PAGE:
Miss SA trio tough cook­ies

Sunday World - - Hola Mzansi - BATLILE PHALADI

THEY may have been con­sid­ered the awk­ward duck­lings of their youth but they have now – blos­somed into Miss SA hope­fuls. Fi­nal­ists Boipelo Mabe, Adè van Heerden and Zoz­ib­ini Tunzi are no or­di­nary girls. They be­lieve that as a re­sult of their back­ground they have what it takes to be crowned SA s fairest. ’ Mabe comes from one of Joburg s town­ships, Alexan­dra, ’ and is the daugh­ter of a taxi driver some­thing she was once em­bar­rassed – about. She says she felt the need to hide her fa­ther from her school mates. I at­tended San­dring­ham High School “in the sub­urbs. Most chil­dren at the school were from wealthy fam­i­lies, so when my fa­ther fetched me from the school with his ugly taxi I used to be so ‘ ’ em­bar­rassed. He had the looks of a typ­i­cal taxi driver and I was known as the daugh­ter of a taxi driver. That used to break my heart be­cause I wanted to be known as more than that, she says. ” Mabe says the school was so ex­pen­sive her par­ents could not even af­ford the fees. When the bill came, my par­ents had “noth­ing.” But she is grate­ful for her dad s sac­ri­fices. ’ I have al­ways been an am­bi­tious girl. But “when you come from Alex, peo­ple think your life be­longs in the town­ship and you can t go above the life of that town­ship. ’ I grew up know­ing that my par­ents did “not have much. I wanted to be some­thing and I had to work my­self out of the poverty,” she says. The 23-year-old is now a free­lance news reader at Soweto TV and an in­ter­na­tional re­la­tions masters stu­dent at Wits Univer­sity. Zoz­ib­ini Tunzi is from a vil­lage in the Tsolo area in the East­ern Cape. The coy beauty says she was en­cour­aged by her mom to start par­tic­i­pat­ing in pageants at the age of seven but never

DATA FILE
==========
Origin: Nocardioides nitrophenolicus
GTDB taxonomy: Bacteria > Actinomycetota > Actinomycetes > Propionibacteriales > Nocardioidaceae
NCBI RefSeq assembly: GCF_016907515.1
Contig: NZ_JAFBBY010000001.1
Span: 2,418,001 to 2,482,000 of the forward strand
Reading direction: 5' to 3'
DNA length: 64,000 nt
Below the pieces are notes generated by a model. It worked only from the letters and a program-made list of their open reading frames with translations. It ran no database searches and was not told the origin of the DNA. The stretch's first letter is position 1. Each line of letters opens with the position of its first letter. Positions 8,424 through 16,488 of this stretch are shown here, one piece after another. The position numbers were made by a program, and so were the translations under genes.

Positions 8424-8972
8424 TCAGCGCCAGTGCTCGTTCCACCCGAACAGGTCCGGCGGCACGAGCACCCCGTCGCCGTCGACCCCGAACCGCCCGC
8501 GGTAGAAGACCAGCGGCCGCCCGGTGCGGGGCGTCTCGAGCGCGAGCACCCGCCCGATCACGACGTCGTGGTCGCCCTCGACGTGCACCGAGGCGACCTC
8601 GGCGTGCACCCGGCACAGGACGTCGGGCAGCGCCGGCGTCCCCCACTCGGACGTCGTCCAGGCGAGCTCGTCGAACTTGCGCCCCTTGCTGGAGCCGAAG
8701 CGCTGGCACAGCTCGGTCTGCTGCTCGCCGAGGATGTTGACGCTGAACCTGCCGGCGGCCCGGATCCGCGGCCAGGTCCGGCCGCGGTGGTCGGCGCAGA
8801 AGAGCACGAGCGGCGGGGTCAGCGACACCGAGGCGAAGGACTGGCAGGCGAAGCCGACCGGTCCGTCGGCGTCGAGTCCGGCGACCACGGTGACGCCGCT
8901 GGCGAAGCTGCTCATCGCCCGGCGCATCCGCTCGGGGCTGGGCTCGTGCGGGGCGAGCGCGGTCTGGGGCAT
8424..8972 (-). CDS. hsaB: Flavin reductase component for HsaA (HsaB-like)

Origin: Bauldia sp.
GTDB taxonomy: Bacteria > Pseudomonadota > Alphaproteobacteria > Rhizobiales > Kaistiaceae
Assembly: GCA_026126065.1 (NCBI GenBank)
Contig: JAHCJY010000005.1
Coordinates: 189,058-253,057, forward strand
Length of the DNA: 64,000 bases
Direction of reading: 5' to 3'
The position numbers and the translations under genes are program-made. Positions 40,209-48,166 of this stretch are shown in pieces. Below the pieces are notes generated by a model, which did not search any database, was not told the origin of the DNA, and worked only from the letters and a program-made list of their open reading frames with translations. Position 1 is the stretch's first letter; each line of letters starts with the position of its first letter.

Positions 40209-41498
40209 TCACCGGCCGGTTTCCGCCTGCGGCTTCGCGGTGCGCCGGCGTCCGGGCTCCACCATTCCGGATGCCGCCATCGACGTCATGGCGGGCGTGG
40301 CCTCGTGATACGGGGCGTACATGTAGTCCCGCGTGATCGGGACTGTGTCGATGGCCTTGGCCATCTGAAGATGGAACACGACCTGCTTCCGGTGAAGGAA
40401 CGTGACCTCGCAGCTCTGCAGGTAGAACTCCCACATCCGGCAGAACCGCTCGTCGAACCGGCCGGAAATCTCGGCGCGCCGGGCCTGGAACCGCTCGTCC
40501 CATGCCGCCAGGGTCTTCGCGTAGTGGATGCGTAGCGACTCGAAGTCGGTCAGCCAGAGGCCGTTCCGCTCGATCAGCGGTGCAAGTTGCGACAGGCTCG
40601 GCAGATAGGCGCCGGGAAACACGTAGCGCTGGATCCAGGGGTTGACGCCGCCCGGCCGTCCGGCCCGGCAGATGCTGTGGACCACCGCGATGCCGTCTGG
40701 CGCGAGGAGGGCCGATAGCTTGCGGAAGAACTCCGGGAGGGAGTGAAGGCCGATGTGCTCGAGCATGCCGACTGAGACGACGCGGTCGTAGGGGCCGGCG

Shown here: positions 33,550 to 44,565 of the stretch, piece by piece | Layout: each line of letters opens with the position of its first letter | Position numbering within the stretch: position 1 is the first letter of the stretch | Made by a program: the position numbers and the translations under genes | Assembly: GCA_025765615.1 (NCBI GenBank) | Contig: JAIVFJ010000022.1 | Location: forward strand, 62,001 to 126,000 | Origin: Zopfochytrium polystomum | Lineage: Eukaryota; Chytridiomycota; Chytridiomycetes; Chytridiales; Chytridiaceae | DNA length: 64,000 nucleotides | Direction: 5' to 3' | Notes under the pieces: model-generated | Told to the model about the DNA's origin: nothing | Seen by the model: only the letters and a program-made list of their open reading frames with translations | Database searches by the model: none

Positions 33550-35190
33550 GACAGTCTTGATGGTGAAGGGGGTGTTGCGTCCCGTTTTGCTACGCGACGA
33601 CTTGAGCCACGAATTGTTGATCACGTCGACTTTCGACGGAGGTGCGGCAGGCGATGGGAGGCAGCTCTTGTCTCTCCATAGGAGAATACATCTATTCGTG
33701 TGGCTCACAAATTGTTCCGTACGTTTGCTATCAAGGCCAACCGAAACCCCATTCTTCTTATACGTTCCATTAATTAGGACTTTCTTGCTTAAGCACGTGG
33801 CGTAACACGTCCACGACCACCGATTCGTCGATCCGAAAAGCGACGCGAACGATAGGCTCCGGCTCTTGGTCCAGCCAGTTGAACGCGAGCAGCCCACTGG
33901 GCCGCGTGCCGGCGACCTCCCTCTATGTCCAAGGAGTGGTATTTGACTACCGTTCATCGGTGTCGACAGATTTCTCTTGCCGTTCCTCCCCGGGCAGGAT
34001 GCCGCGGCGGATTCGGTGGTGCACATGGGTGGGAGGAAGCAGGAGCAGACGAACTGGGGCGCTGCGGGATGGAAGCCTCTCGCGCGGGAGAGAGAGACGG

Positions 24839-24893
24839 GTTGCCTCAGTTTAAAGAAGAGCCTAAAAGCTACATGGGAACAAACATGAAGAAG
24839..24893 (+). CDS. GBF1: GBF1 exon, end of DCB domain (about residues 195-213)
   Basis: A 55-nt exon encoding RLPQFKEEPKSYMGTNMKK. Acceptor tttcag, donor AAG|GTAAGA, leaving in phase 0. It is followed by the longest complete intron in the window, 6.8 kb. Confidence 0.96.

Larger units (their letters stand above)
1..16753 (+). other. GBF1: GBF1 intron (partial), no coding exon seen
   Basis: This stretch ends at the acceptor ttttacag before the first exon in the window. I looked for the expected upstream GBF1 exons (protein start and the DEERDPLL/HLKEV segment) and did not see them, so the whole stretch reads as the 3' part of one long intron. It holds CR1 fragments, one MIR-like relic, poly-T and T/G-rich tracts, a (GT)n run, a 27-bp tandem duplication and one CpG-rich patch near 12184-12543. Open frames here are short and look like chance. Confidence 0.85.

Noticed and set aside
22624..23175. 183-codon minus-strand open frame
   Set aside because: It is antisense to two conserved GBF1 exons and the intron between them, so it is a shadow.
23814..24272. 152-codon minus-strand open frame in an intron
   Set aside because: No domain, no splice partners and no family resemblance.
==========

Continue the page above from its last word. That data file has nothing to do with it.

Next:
– won any.

She says she has al­ways dreamed of be­ing Miss SA and her mom has al­ways been sup­port­ive of her dreams.

The pub­lic re­la­tions dropout from Cape Penin­sula Univer­sity of Tech­nol­ogy is pas­sion­ate about ed­u­ca­tion but she had to put her own on hold un­der tough fi­nan­cial cir­cum­stances . Ed­u­ca­tion is very “close to my heart, my fam­ily, so it was so heart-break­ing for me to drop out of school. It s been a tough

’ jour­ney for me. I was very frus­trated and hurt when the univer­sity said I couldn t

’ con­tinue due to my his­toric debt. Though I was fi­nan­cially ex­cluded from my stud­ies, I m

’ still very pas­sion­ate about get­ting ed­u­cated in fu­ture. The stu­dents are fight­ing for all those who face a bleak fu­ture. I hope some­thing pos­i­tive comes from this strug­gle, says Tunzi. ” The 23-year-old says she wants to be the voice of young women in SA. I don t be­lieve in giv­ing up and there are “’ so many women who give up only af­ter one storm. We need to push un­til we open doors that we want to en­ter,” she says. Van Heerden is a Cape Town med­i­cal doc­tor and lieu­tenant in the SA Na­tional De­fence Force. Orig­i­nally from Herolds Bay, also in the West­ern Cape, she says it s time for SA to have a strong ’ woman as Miss SA who can bring huge changes to this con­ti­nent. I want women to know that “they are ex­tremely pow­er­ful. They can do any­thing and we need to step up and lead,” says Van Heerden. The 25-year-old com­pleted her med­i­cal de­gree at Stel­len­bosch Univer­sity. The phys­i­cally fit and toned beauty says she wants to change per­cep­tions that women who take on male­dom­i­nated ca­reers are not fem­i­nine. I be­lieve a lot in “plan­ning. I m a big ’ plan­ner and firm be­liever of us­ing the small time we have in the day to be the best we can be and do the best things we want in life. Miss SA res­onates a lot “with who I am and grow­ing up to be. Be­cause be­ing a lieu­tenant in the mil­i­tary as well as a med­i­cal doc­tor has moulded me into a strong woman, I know that can make a huge dif­fer­ence in the coun­try ” says Van Heerden. Miss SA takes place in March next year at Sun City.

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